(09/27/2006) Scientists at the University of Alaska Fairbanks International Arctic Research Center say that warm water from the North Atlantic Ocean continues to surge into the Arctic Ocean potentially increasing ice melt in the region.
Not extinct? Ivory-billed Woodpecker may live in Florida
(09/26/2006) Researchers found evidence of the Ivory-billed Woodpecker, a bird once believed to be extinct, in a remote river basin in the panhandle of Florida. The discovery, announced in Avian conservation and Ecology, was made in May 2005 by a research team led by Auburn University professor Geoff Hill. The bird was sighted on the Choctawhatchee River and though the team captured no photographs of the species.
Global warming: Earth's temperature near highest level in a million years
(09/25/2006) Earth may nearing its warmest level in the last million years according to a paper published by NASA scientists in the Proceedings of the National Academy of Sciences. James Hansen of NASA's Goddard Institute for Space Studies in New York City and colleagues report that "Earth is now reaching and passing through the warmest levels in the current interglacial period" and that climate change is causing plant and animal species to migrate towards the north and south poles.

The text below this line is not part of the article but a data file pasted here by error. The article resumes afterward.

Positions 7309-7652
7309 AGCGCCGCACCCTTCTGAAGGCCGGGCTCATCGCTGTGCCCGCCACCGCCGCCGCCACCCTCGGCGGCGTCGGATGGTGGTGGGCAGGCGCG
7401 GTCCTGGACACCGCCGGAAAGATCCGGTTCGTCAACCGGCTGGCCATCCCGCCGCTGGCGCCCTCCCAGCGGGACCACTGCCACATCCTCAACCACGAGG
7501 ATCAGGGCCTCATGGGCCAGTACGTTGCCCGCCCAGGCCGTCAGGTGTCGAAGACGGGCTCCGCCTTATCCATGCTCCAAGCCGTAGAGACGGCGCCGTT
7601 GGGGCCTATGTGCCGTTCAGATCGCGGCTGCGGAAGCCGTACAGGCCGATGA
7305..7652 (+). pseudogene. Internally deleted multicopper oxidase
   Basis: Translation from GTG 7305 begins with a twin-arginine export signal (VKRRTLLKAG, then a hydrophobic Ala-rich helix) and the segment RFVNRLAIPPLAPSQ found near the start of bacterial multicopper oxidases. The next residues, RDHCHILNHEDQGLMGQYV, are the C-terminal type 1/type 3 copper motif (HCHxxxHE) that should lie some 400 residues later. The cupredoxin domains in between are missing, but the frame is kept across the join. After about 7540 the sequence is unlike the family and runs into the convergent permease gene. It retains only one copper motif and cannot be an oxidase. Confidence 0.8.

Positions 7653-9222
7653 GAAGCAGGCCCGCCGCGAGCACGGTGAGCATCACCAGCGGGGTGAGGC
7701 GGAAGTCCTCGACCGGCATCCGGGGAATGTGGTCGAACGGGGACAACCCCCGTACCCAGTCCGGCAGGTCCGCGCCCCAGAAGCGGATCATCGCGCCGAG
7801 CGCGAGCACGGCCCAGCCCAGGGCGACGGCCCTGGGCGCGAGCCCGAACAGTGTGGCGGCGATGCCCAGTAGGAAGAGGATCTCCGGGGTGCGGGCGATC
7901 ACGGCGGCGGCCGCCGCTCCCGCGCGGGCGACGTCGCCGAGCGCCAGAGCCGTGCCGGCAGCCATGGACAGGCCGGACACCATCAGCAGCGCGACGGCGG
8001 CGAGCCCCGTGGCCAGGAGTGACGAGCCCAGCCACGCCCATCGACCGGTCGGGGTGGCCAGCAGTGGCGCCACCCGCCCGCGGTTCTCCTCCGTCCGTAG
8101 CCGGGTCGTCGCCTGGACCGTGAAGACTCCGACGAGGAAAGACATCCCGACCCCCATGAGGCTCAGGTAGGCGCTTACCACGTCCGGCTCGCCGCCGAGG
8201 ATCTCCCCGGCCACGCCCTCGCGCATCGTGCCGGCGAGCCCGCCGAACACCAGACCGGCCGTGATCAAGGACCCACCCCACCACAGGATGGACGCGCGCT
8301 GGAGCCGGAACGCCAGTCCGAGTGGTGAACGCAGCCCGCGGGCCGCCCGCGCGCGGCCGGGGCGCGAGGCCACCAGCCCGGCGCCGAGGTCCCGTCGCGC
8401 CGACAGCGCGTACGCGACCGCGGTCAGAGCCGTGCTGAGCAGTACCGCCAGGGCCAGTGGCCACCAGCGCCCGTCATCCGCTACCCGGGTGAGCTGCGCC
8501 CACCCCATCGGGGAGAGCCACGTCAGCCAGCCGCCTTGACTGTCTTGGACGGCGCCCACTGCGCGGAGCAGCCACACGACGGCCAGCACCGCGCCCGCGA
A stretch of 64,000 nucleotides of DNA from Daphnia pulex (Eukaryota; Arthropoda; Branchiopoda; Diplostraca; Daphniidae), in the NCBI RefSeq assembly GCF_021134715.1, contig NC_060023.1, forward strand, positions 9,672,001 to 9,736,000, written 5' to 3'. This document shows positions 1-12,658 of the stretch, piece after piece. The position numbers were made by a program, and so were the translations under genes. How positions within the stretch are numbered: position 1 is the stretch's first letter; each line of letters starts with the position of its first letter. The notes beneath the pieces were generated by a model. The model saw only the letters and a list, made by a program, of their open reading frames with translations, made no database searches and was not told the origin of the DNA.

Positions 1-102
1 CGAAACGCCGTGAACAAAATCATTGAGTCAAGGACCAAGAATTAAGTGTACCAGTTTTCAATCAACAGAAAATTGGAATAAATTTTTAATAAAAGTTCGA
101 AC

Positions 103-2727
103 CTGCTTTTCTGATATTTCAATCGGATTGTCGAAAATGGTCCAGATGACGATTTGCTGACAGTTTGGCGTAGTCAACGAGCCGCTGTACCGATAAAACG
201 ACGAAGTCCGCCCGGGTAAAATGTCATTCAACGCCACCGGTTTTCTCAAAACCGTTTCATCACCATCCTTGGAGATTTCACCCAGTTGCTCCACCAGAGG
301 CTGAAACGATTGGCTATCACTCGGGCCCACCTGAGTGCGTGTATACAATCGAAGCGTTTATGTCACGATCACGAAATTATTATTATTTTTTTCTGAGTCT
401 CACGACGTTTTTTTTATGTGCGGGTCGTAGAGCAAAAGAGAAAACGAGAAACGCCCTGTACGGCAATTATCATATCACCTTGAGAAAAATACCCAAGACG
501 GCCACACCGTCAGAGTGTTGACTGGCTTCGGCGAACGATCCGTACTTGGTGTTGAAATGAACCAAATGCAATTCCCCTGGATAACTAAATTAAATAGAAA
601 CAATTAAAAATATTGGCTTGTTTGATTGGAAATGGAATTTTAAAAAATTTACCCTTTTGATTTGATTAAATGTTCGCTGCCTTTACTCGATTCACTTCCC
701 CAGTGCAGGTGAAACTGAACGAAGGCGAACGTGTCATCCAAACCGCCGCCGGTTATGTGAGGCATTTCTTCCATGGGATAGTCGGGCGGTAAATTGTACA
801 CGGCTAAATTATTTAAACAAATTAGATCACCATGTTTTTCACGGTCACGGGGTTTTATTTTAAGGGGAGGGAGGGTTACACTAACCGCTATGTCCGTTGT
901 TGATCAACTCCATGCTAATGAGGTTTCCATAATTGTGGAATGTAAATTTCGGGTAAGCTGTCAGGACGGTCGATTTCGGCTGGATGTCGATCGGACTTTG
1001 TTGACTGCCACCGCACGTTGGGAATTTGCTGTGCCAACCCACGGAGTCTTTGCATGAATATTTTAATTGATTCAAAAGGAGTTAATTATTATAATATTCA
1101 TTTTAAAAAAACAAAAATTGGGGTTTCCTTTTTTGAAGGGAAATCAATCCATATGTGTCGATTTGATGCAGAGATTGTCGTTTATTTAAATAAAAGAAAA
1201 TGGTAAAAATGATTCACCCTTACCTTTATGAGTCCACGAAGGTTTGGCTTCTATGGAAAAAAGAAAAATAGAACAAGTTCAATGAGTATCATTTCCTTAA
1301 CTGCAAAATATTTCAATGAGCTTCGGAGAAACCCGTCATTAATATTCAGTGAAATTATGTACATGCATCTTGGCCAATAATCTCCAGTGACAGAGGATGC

conservationists killed in Nepal helicopter crash
(09/25/2006) 24 people were killed in a helicopter crash in Nepal on Saturday September 23rd. Seven of the victims were staff members of WWF, a leading conservation group. The helicopter was carrying them from a conservation site at Ghunsa, in the remote eastern mountains of Nepal, according to WWF.
Boreal forests worth $250 billion per year worldwide
(09/25/2006) Boreal forests provide services worth $250 billion per year globally according to estimates by Canadian researchers. Mark Anielski, an Edmonton economist, says that environmental services from the boreal -- including carbon capture and storage, water filtration and waste treatment, biodiversity maintenance, and pest control -- are worth about $160 per hectare, or $93 billion per year in Canada alone.